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4:16 pm
Thu December 5, 2013

A Cappella Fans Cheer Return Of 'The Sing-Off'

The panel of judges on NBC's "The Sing-Off," an a cappella competition. (NBC)

Originally published on Tue December 17, 2013 11:00 am

On Monday, NBC’s a cappella competition “The Sing-Off” returns for a fourth season on Monday, Dec. 9.

Ten teams (list below) will compete for a recording contract and a $100,000 prize.

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The Two-Way
3:51 pm
Thu December 5, 2013

White House: President Briefly Lived With Kenyan-Born Uncle

Onyango Obama, President Obama's Kenyan-born uncle, arrives at U.S. Immigration Court in Boston on Tuesday for a deportation hearing.
Steven Senne AP

Originally published on Thu December 5, 2013 7:08 pm

The White House has acknowledged that as a student at Harvard Law School in the 1980s, the president briefly lived with his Kenyan-born uncle, after it first denied the two had ever met.

Earlier this week, Onyango Obama, 69, faced a deportation that resulted from a 2011 drunken-driving arrest. At the hearing, which he won, the judge asked about his family, and Onyango replied that he had a nephew named Barack Obama, adding, "He's the president of the United States."

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The Two-Way
3:49 pm
Thu December 5, 2013

Some Stranded Whales In Fla. Moving Out To Sea

A dead pilot whale lies near the beach in a remote area of Florida's Everglades National Park, on Wednesday.
Lynne Sladky AP

Wildlife officials in southwest Florida who are struggling to save dozens of beached pilot whales say there's hope that at least some of the animals might escape after they spotted at least 20 of them swimming in deeper water.

The Associated Press reports:

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Fine Art
2:56 pm
Thu December 5, 2013

'Pearl Earring' Is The Crown Jewel Of The Frick's Dutch Exhibit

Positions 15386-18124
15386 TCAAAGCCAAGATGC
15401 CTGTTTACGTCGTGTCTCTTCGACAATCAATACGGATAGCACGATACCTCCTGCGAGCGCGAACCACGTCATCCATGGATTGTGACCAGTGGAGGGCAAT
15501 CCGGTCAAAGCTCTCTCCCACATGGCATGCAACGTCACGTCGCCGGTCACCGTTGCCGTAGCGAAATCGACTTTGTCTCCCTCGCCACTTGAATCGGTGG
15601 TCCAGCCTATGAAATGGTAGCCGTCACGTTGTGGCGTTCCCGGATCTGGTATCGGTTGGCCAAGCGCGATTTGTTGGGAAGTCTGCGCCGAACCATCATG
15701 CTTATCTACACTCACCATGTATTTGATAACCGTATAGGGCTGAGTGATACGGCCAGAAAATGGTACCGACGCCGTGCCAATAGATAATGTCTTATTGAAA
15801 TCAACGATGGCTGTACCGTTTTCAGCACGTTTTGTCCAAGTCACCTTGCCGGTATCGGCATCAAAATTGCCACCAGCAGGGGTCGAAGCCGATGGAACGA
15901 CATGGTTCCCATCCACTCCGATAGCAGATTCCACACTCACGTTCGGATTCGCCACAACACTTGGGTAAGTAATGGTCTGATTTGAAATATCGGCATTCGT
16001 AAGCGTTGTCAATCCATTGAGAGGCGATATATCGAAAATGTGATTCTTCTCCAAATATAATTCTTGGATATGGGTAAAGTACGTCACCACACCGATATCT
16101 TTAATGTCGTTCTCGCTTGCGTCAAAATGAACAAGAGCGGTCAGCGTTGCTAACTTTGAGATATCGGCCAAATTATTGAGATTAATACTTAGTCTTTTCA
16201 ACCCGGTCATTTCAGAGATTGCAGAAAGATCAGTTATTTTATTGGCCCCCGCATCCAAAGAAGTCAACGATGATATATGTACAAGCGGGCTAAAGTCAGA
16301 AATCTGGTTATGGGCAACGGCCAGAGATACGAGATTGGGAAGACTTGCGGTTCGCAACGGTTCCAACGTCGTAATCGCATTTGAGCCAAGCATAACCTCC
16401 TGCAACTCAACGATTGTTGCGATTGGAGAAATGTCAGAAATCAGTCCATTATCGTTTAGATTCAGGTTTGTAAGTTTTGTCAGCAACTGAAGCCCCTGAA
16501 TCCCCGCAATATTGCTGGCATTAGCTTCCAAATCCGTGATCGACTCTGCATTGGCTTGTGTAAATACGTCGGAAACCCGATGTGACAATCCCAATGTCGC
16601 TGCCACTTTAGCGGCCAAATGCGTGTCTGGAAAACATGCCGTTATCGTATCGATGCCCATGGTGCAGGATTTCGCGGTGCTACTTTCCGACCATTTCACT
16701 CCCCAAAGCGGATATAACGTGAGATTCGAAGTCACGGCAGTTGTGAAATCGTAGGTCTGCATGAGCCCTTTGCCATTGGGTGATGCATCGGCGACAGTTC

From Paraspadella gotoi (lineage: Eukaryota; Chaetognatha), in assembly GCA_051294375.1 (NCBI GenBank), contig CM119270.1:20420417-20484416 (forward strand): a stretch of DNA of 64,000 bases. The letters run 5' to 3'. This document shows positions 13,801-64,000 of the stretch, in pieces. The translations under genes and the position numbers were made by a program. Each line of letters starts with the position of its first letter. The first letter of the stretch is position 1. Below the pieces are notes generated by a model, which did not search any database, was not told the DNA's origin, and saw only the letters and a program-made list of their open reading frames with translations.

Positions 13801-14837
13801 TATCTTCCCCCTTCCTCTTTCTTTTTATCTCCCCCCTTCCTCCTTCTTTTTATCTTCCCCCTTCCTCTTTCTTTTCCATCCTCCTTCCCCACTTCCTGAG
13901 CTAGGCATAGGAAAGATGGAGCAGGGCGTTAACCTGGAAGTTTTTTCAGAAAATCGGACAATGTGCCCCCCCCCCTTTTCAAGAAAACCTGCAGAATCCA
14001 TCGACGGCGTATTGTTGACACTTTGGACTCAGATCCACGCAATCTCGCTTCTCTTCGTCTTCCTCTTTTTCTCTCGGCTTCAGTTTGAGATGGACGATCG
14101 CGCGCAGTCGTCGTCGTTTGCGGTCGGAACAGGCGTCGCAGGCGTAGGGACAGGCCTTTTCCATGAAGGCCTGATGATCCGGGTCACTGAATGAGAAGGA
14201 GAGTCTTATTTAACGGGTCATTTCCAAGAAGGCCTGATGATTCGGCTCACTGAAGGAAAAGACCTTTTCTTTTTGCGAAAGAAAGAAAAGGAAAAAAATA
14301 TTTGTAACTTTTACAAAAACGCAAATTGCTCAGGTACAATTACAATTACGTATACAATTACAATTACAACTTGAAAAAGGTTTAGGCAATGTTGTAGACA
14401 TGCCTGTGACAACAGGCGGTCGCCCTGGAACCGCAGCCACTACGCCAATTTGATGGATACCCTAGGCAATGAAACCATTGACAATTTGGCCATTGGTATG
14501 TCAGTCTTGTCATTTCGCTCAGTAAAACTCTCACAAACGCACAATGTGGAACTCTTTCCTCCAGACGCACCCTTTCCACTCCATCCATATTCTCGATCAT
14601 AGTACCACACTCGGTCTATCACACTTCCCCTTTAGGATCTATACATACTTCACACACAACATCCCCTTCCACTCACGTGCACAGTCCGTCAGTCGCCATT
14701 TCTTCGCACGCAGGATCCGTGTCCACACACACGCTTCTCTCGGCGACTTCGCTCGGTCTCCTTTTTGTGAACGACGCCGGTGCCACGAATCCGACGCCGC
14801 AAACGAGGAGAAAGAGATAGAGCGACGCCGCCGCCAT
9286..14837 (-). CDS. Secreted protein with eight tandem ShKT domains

Johannes Vermeer's Girl with a Pearl Earring is one of 15 17th century Dutch paintings on view at New York's Frick Collection through early 2014.
AFP Getty Images

Originally published on Thu December 5, 2013 7:48 pm

Some years ago, I wrote a poem called "Why I Love Vermeer," which ends "I've never lived in a city without a Vermeer." I could say that until 1990, when Vermeer's exquisite painting The Concert was one of the masterpieces stolen from Boston's Isabella Stewart Gardner Museum. It's still missing.

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Law
2:55 pm
Thu December 5, 2013

Beyond Good Cop/Bad Cop: A Look At Real-Life Interrogations

A lot of what we think we know about interrogation tactics comes from television and movies. Above (from left), Robert Ryan, Robert Mitchum and Robert Young appear in a scene from the 1947 film Crossfire.
The Kobal Collection

We see a lot of police interrogation on TV, but how closely do those high-adrenaline scenes resemble the real thing? According to Douglas Starr, not much. In his new New Yorker article, "The Interview: Do Police Interrogation Techniques Produce False Confessions?", Starr examines the Reid technique, the style of interrogation most widely used by police forces in the U.S.

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The Two-Way
2:50 pm
Thu December 5, 2013